Performing reroofs on old historical buildings can be fun and challenging. In late 2017, Progressive Roofing- Dallas began the process of removing an older existing roof and replacing it with a more modern-made system that would somewhat reflect the old.
The Gregg County courthouse is located at 101 East Methvin, Longview, Texas. Built between 1931 and 1932 by C S Lambie & Company and designed by Architects Voelcker and Dixon. It is in an Art Deco style typical of the era with a mix of concrete and brick construction.
The original building had a coal-tar pitch BUR (Built Up Roof) system which still existed until it was removed by Progressive Roofing. Coal-tar pitch is the bitumen of a BUR system which is not often used in today’s roofing environment. Asphalt has become the bitumen of choice by roofers and manufacturers today. Asphalt is less expensive, widely available and easier to apply. However, the new roofing system would be neither coal-tar nor asphalt (BUR), but modified bitumen.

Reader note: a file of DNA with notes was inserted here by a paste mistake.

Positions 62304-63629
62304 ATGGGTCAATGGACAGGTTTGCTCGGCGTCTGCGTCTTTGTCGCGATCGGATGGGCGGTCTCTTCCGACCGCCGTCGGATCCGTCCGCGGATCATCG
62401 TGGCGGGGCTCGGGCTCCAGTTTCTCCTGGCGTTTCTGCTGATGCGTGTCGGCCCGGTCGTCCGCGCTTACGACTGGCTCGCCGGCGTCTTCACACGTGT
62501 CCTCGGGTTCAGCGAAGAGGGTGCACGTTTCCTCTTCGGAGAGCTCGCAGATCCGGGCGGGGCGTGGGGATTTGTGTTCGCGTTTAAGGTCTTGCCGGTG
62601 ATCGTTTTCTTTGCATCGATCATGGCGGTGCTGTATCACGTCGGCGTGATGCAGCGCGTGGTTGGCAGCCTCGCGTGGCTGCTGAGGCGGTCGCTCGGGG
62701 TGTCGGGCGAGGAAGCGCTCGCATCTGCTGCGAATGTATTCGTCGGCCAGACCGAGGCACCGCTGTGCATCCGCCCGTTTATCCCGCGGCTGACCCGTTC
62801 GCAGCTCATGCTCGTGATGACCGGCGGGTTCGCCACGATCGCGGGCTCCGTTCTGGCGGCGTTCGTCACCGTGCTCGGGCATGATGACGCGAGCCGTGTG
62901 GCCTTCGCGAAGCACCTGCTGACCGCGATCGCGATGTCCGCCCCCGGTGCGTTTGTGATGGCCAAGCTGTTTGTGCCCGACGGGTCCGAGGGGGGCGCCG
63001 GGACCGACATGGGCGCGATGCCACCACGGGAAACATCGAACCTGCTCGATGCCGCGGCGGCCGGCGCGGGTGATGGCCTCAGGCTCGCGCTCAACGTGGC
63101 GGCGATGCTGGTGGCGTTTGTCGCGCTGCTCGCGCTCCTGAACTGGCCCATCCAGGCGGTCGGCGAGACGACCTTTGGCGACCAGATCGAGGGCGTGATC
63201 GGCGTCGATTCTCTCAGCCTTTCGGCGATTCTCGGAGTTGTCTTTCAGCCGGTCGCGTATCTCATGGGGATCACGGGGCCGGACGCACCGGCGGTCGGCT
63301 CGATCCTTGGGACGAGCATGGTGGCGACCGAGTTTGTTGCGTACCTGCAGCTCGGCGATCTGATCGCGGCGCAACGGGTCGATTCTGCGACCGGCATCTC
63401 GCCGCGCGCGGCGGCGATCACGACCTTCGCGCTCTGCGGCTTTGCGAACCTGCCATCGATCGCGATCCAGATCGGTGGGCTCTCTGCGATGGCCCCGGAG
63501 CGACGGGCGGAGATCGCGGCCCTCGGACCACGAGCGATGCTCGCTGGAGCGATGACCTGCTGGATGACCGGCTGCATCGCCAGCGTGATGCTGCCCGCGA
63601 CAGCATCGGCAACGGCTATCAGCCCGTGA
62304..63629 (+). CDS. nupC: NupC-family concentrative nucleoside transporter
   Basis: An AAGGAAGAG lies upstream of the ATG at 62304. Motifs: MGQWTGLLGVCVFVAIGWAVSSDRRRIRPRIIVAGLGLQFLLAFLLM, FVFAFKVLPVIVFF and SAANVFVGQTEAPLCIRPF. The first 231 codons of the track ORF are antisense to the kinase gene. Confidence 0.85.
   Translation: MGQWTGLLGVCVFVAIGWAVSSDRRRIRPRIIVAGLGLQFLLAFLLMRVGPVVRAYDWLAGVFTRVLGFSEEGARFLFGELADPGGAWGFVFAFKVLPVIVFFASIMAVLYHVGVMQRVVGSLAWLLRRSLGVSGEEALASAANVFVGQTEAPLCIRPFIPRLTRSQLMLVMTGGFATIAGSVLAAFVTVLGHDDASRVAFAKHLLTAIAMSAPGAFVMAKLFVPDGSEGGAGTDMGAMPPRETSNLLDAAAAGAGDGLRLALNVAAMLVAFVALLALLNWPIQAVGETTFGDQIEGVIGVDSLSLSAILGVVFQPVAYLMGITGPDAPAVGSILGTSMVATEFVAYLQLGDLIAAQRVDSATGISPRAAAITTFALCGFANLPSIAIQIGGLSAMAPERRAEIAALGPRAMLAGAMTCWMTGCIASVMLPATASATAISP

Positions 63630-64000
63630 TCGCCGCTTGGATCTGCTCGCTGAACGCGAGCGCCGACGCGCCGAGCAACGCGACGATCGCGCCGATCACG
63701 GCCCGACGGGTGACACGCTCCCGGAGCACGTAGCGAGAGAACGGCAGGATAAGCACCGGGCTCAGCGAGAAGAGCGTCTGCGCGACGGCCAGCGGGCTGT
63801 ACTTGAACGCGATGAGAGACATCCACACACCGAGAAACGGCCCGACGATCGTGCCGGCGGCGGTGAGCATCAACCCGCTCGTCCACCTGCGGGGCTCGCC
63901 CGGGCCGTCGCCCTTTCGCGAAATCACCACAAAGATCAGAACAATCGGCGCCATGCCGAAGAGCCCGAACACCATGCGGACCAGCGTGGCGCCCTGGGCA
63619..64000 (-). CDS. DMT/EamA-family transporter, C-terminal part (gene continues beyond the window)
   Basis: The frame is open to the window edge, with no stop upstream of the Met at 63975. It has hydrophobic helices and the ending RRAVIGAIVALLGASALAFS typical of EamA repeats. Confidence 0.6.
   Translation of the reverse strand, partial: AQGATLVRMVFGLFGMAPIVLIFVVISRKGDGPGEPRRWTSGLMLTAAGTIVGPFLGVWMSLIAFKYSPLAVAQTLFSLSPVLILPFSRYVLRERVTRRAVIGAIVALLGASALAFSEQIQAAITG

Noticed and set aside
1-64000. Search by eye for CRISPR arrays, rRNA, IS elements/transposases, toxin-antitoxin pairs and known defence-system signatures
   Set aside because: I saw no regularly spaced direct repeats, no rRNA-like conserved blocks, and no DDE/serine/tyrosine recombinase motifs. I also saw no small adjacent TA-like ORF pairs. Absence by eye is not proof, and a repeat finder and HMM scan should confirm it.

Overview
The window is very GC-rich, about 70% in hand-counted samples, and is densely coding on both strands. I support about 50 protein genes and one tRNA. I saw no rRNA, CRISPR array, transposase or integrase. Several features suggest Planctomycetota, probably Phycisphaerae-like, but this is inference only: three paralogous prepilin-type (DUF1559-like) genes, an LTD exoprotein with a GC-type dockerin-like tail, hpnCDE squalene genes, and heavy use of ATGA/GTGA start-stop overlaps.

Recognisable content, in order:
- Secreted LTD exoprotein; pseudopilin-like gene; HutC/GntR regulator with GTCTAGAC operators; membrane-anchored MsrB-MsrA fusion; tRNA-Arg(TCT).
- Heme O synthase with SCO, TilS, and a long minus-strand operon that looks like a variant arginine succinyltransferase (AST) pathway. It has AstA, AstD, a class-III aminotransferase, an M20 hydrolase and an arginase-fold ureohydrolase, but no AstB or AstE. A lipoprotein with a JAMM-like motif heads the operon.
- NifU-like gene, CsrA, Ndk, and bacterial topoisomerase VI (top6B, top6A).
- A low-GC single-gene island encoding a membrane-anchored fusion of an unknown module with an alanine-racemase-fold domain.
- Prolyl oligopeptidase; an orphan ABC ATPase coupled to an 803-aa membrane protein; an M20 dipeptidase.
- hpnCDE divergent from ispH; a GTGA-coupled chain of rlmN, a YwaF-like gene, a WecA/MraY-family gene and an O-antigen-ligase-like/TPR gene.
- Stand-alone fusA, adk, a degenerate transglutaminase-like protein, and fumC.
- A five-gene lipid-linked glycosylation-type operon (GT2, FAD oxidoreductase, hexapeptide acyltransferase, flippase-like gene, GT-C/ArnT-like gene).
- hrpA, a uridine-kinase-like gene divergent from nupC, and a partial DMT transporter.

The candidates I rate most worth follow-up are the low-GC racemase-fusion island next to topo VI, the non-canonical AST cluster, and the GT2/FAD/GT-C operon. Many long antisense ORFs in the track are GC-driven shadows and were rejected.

What is modified bitumen?
“(1) A bitumen modified by including one or more polymers (e.g., atactic polypropylene, styrene butadiene styrene); (2) composite sheets consisting of a polymer-modified bitumen often reinforced with various types of mats or films and sometimes surfaced with films, foils or mineral granules. “ -From NRCA (National Roofing Contractor Association.
Modified bitumen is a cost effective alternative to BUR. Since modified bitumen comes in the form of sheets versus separated components like BUR it is less expensive to install. Modified bitumen system is a very good alternative for the preservation efforts of historical buildings.
The deck of the old Gregg County courthouse is solid concrete with a lightweight concrete insulation with coal-tar pitch BUR. Progressive Roofing removed this system down to the solid concrete deck, installed new lightweight concrete with EPS foam panels, Siplast Parabase base sheet, Siplast Paradiene20 TG with a Siplast Paradiene 30 FR TG in bone white.